| || |The Berean Expositor
Volume 32 - Page 9 of 246 Index | Zoom | |
A Sevenfold Aspect.
pp. 221, 222
The body of truth that constitutes the ground of our calling is called "The Faith", and
the one condition for the obtaining of salvation, justification or life is "faith", and in a
world where all was perfect and ideal "faith" and "trust" would be but two sides of one
state or attitude. In the everyday outworking of truth, however, honesty compels us to
admit that a person may be a believer and be saved by grace, yet at the same time not
always and completely trusting the Lord. As an illustration, Abraham "believed" in the
Lord and his faith was counted for righteousness--yet in spite of this we find him in
Gen. 20: 1-18 resorting to the same deceitful measures that he had previously employed
regarding Sarah and the Egyptians (Gen. 12: 10-20). "Trust", therefore, is not always
commensurate with "faith", although, as we have said, most certainly it should be.
In moments of great peril, or after long testing and trial, the believer sometimes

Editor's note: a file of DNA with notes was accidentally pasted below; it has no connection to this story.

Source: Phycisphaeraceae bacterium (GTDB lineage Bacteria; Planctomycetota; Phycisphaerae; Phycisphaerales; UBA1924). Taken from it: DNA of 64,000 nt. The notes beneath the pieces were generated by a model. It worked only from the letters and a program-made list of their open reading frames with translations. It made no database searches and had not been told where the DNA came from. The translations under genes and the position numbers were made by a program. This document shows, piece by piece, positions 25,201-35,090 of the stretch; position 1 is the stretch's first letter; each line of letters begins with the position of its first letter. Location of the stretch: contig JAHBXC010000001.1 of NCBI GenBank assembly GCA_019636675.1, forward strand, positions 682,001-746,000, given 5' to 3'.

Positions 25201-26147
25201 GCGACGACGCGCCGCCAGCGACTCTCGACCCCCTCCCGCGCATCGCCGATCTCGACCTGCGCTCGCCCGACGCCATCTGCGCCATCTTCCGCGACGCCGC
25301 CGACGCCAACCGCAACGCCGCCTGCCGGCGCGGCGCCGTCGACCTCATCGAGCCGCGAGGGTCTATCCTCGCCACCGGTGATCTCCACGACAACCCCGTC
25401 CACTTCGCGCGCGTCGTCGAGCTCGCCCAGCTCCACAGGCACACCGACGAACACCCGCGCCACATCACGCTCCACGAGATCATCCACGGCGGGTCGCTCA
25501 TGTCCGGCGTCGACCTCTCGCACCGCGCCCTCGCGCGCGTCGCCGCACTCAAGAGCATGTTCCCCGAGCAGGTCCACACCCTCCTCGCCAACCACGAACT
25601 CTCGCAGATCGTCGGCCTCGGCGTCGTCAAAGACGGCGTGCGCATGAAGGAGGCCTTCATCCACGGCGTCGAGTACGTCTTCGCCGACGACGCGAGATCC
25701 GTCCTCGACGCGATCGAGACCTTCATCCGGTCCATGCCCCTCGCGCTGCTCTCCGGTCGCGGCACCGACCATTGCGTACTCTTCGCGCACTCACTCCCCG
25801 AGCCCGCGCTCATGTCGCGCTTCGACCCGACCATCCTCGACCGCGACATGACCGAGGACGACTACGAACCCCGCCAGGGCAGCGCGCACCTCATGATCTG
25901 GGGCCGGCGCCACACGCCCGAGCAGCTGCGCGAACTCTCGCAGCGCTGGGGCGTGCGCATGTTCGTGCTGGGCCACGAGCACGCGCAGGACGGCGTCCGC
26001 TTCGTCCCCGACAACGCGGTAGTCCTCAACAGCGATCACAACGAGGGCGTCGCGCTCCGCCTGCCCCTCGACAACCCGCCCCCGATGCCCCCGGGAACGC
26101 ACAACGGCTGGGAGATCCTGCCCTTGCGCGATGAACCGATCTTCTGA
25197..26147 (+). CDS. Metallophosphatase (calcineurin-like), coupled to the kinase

echoes the words of David, "I shall now perish one day by the hand of Saul"
(I Sam. 28: 1), yet both David and the believer today would, at the same time and
with the same breath, maintain the inspiration of God's Word and His utter and eternal
faithfulness. At the time of writing this series of short articles peril is on every hand, and
it is with a view to strengthen faith, in its intimate and personal sense of committal or
"trust", that these words are written.
In the absence of specific scriptural definition of "trust", there is no surer way of
arriving at an understanding of the term than an examination of the different words
translated by it and of the way in which these are used. There are seven words used in
the O.T. Scriptures which have been translated "trust", and observance of their peculiar
meanings will form the basis of this first article of the series.
The Seven Words translated "Trust" in the O.T.
We should hardly think of going to the record of Israel's unbelief and murmuring in
Numb. 11: to discover the first meaning of "trust", but in it mention is made of the
"melons" which they ate in Egypt, and in the original the name of this fruit is "The
Clinger", by reason of its manner of growth, and it is this word that provides the most
important of the seven that are translated "trust": "They that know Thy name will put
their trust in (or cling to) Thee" (Psa. 9: 10). About ninety of the occurrences of the
word in the O.T. are translations of this word.
The second word is more obvious; it is "shelter" or "refuge", as in the passage:
"Thou hast been a shelter for me" (Psa. 61: 3), or, "God is our refuge and strength"